For a full list of undergraduate courses in linguistics offered in recent years, see:
Undergraduate Course Schedule, Fall 2022
CAS LX 250 / MET LX 250
Properties that languages share and how languages differ with respect to structure (sound system, word formation, syntax), expression of meaning, acquisition, variation, and change; cultural and artistic uses of language; comparison of oral, written, and signed languages. Also offered through Metropolitan College as MET LX 250. (Students must also register for a discussion section.)
BU Hub areas: Scientific Inquiry I, Global Citizenship and Intercultural Literacy, Critical Thinking.
CAS LX 301
Introduction to the nature and patterning of sounds in human language. Presents articulatory and acoustic phonetics, and basic phonological analysis, focusing on cross-language typology and comparison. Hands-on development of practical skills, including IPA transcription, field techniques, and digital speech analysis. (Students must also register for a discussion section.)
Prerequisite: CAS LX 250, or consent of instructor. BU Hub areas: Scientific Inquiry II, Quantitative Reasoning I, Critical Thinking.
CAS LX 321
Introduction to syntax as an object of inquiry. Students build an increasingly sophisticated model of syntactic knowledge to account for data from English and other languages, constructing and evaluating alternative hypotheses about how sentence structure works. (Students must also register for a discussion section.)
Prerequisite: CAS LX 250, or consent of instructor.
CAS LX 346
Why do languages change over time? Who leads and who follows in situations of language change? The course answers these questions by examining the link between language change and linguistic variation, focusing on how synchronic variation leads to diachronic change.
Prerequisite: CAS LX 250, or consent of instructor. BU Hub areas: Social Inquiry I, Teamwork/Collaboration.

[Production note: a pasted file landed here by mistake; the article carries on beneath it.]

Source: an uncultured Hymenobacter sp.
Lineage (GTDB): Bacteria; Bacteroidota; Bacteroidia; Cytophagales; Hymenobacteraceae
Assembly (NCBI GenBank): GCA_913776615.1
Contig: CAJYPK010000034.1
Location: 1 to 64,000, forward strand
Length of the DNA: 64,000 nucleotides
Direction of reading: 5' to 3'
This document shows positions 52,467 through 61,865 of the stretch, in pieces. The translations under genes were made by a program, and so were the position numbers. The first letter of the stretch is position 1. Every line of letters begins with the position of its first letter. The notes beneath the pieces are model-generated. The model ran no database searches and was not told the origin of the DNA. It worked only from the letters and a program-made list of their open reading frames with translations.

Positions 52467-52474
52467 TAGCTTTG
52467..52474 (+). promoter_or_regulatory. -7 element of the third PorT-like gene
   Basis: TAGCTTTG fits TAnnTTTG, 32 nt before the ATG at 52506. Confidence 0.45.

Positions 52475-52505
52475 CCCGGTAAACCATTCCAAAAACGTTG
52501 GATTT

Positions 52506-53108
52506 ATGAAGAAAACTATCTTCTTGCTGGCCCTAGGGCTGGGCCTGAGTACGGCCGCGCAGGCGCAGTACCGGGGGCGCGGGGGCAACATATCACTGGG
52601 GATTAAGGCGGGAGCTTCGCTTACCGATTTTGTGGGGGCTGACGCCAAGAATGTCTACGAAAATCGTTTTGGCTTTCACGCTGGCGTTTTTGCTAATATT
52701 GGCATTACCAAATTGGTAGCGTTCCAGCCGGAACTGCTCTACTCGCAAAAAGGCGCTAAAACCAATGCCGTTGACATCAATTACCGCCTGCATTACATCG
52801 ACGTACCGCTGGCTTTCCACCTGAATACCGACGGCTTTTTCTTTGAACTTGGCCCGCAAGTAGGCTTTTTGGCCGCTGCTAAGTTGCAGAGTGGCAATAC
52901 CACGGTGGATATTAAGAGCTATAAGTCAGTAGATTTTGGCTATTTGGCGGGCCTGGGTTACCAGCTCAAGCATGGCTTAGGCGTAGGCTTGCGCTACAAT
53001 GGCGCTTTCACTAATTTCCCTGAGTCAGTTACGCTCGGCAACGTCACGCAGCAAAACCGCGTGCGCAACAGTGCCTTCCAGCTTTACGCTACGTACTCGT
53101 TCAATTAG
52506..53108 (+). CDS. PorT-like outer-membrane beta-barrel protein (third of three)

CAS LX 390
Topics and prerequisites vary by semester and section. May be repeated for credit as topics change. Topic for Fall 2022, Section A1: Language Revitalization. Languages become “endangered” or “dormant” for multiple reasons, and efforts to revitalize languages take many paths. We’ll examine key cases of language revitalization, including examples from around the world, but with a primary focus on indigenous languages of North America.
CAS LX 391
A team-based in-depth investigation of the phonology, morphology, syntax, semantics, and lexicon of an African or other non-Indo-European language. Bi-weekly sessions with language consultant. Weekly trainings on methodology, ethics, analysis, and presentation of results.
Prerequisite: CAS LX 250, or consent of instructor. BU Hub areas: Ethical Reasoning, Global Citizenship and Intercultural Literacy, Teamwork/Collaboration.
CAS LX 432
Systematic development of a semantic theory of natural language, using the tools of model-theoretic semantics. In-depth study of the relation between meaning and grammar, and the relation between meaning and context.
Prerequisite: CAS LX 331, or consent of instructor.
CAS LX 496
Introduction to computational techniques to explore linguistic models and test empirical claims. Serves as an introduction to concepts, algorithms, data structures, and tool libraries. Topics include tagging and classification, parsing models, meaning representation, corpus creation, information extraction. (Students who have already taken CAS LX 394/GRS LX 694 are not eligible to take this course.)
Prerequisite: CAS LX 250 and CAS CS 112, or consent of instructor. BU Hub areas: Quantitative Reasoning II, Research and Information Literacy.